Brendan Warren Has Been a Natural at Middle

Manitoba BisonsSports

In high school, Brendan Warren was a jack of all trades athletically, involving himself in lacrosse, football, hockey and volleyball. Interestingly, it’s the latter of those activities that stuck, despite the fact that the Vincent Massey graduate didn’t take volleyball seriously until grade 11 with 204 Volleyball Club.

Standing at 6’6″, he became a natural middle.

“My high school [volleyball] coach was an assistant for a club team and I think he had a little say in who got picked to the team. He said I could have some potential, so I got my way onto that team. That’s when I first started to progress and got a little better.”

The summer entering his senior year was when Warren had his true breakthrough. He was elected to the provincial team, which was led by former Bisons assistant coach Ryan Ratushniak. The pair stayed in touch afterwards, with Warren starting on Ratushniak’s Canada Summer Games (CSG) team the following year. Their relationship helped the middle earn a spot on Manitoba’s roster for 2017-18 – which also included provincial teammates Jack Mandryk, Owen Schwartz and Jon Laube.

“They were a great group of guys,” Warren says of his three frequent teammates. “It was always fun to go to practice and work hard.”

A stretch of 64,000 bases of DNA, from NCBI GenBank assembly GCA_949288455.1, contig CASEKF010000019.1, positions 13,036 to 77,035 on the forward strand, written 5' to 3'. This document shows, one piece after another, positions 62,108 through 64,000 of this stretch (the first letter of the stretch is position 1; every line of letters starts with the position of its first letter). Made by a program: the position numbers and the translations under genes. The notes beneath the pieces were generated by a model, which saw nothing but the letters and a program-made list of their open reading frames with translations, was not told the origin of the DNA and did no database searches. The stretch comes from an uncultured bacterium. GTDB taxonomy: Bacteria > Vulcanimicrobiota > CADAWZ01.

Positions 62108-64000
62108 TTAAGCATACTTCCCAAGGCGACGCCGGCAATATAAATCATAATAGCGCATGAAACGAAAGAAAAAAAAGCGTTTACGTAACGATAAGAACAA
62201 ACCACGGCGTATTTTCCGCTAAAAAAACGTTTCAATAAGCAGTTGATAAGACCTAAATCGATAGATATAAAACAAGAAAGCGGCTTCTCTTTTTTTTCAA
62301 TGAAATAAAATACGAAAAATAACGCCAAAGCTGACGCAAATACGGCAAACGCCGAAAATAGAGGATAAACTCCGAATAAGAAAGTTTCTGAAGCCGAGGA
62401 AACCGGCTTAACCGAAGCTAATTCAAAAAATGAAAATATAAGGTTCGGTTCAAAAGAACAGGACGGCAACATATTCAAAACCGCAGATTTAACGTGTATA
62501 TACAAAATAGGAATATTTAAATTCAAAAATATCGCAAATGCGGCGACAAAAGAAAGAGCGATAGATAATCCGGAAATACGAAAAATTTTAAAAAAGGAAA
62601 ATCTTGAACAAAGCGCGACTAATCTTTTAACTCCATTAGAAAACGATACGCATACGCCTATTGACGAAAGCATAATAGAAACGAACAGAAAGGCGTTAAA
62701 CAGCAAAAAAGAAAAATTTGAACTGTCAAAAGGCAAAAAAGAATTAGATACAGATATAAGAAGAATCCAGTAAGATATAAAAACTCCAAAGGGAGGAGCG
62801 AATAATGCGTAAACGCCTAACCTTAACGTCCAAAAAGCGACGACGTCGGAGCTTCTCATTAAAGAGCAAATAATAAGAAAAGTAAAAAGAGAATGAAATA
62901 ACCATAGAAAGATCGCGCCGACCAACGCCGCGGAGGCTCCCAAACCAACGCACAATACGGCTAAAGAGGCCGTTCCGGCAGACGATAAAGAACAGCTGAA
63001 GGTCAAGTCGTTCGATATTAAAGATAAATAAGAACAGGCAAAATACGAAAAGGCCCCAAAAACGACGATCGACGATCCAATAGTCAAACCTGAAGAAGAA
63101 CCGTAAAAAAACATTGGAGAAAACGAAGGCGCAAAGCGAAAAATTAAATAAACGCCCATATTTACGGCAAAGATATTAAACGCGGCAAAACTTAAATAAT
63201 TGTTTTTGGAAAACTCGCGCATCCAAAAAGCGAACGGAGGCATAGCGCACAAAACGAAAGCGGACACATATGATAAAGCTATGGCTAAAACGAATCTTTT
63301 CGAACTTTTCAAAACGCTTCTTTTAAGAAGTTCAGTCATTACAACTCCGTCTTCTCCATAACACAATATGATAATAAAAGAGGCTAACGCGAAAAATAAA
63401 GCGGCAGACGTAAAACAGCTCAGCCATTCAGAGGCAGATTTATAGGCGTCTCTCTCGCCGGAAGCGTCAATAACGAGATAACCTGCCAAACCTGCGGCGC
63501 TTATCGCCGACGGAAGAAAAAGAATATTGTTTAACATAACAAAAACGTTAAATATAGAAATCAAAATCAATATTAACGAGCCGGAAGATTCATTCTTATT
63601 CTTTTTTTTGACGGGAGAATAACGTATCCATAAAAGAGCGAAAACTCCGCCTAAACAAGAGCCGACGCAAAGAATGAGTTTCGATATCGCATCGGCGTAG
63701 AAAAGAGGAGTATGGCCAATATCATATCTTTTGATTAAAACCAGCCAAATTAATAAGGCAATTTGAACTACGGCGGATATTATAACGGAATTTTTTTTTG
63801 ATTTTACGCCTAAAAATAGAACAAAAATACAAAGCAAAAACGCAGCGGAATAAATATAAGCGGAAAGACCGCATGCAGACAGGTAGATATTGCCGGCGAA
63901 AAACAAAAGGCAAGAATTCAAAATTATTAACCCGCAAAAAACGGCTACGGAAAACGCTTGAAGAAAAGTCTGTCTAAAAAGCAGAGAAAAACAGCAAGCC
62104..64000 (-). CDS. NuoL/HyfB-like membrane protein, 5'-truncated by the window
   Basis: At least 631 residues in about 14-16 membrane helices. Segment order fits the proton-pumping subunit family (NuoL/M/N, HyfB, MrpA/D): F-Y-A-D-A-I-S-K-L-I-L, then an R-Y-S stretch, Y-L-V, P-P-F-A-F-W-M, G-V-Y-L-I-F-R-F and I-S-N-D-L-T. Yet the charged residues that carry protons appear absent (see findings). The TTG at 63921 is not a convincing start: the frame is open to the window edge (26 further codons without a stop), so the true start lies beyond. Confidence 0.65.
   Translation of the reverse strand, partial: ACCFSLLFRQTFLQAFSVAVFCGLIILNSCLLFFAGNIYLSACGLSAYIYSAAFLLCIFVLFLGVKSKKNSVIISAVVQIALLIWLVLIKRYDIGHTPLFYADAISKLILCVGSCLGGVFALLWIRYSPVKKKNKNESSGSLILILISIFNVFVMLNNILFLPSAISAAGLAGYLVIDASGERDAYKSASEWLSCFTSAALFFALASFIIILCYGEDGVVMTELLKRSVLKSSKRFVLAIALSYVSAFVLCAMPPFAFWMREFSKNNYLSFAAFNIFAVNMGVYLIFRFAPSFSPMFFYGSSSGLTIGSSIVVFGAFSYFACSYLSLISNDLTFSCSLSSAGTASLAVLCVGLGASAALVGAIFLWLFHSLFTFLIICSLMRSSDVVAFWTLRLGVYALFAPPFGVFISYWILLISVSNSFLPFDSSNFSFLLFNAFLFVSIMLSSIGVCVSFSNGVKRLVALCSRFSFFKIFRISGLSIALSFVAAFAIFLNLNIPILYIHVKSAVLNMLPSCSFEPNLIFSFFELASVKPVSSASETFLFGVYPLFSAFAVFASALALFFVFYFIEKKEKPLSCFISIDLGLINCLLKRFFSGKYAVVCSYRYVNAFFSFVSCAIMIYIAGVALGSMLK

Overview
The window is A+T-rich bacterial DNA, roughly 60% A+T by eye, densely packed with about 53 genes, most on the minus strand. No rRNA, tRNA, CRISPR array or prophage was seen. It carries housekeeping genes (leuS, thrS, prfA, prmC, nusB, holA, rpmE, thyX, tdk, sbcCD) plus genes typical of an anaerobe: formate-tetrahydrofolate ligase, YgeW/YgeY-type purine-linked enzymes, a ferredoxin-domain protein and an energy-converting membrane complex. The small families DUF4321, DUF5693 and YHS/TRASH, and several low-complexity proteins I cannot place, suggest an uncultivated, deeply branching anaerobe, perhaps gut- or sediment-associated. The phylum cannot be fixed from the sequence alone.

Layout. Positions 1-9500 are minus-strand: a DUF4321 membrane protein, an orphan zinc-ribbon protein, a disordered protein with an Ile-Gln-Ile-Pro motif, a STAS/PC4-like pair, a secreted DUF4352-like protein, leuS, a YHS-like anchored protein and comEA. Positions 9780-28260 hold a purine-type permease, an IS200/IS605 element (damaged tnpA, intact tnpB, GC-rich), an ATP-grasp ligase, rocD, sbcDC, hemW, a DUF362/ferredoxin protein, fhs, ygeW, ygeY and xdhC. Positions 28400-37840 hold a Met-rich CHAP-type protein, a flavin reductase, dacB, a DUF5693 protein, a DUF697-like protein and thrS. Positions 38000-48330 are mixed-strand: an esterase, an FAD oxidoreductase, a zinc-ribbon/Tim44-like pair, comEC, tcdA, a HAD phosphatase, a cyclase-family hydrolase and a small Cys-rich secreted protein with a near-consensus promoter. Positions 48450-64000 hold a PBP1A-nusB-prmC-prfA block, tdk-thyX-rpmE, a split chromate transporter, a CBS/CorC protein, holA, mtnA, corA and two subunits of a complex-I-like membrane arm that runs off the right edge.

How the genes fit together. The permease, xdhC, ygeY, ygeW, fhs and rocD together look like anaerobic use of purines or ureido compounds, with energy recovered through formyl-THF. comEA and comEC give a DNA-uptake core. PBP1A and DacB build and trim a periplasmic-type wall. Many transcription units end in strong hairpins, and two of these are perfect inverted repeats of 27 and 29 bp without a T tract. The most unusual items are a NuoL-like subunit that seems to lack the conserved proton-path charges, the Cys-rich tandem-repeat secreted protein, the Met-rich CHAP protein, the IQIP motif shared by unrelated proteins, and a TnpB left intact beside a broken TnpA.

Manitoba had a void in the middle in Warren’s first year, as multiple-time captain Ken Rooney was graduating, along with the other two middles. This gave the rookie the chance to slide in immediately – alongside the versatile Dusty Spiring – and progress as the season went along. He did just that, leading the conference in total blocks as a first-year with 112.

“I knew I had a chance of starting, but I also kind of knew I’d be the guy who just filled in and did what I could to help the team win. I started playing better and helping the team which gave me more confidence.”

Warren hasn’t missed a beat whatsoever in year two. He’s leading the conference in total blocks once more with 89. He also tied a 12-year-old Canada West record last weekend, with 16 total blocks in just four sets against UBC Okanagan. But instead of boasting, Warren was quick to thank his teammates, such as Mandryk and Schwartz.

“Jack [Mandryk], as you know is a tiny dude, but he’s got great timing and understands the game. Him and Owen [Schwartz], they know what they’re doing. When they’re setting a block on the outside, I just try and close space and put up a solid block. They just kept coming and coming, and I was just like, I’ll take it.”

Warren’s play hasn’t gone unnoticed by his head coach Garth Pischke, an elite middle blocker himself during his storied playing career.

“He’s just a phenomenal athlete that learns by himself,” Pischke says.

“We work on some stuff, but he learns all the time on the court from situations. It’s a position that takes so much experience to read and react at this level – and we’re not playing in a slouch conference either – we’ve got four or five guys coming at us all the time and he seems to make the right choices.”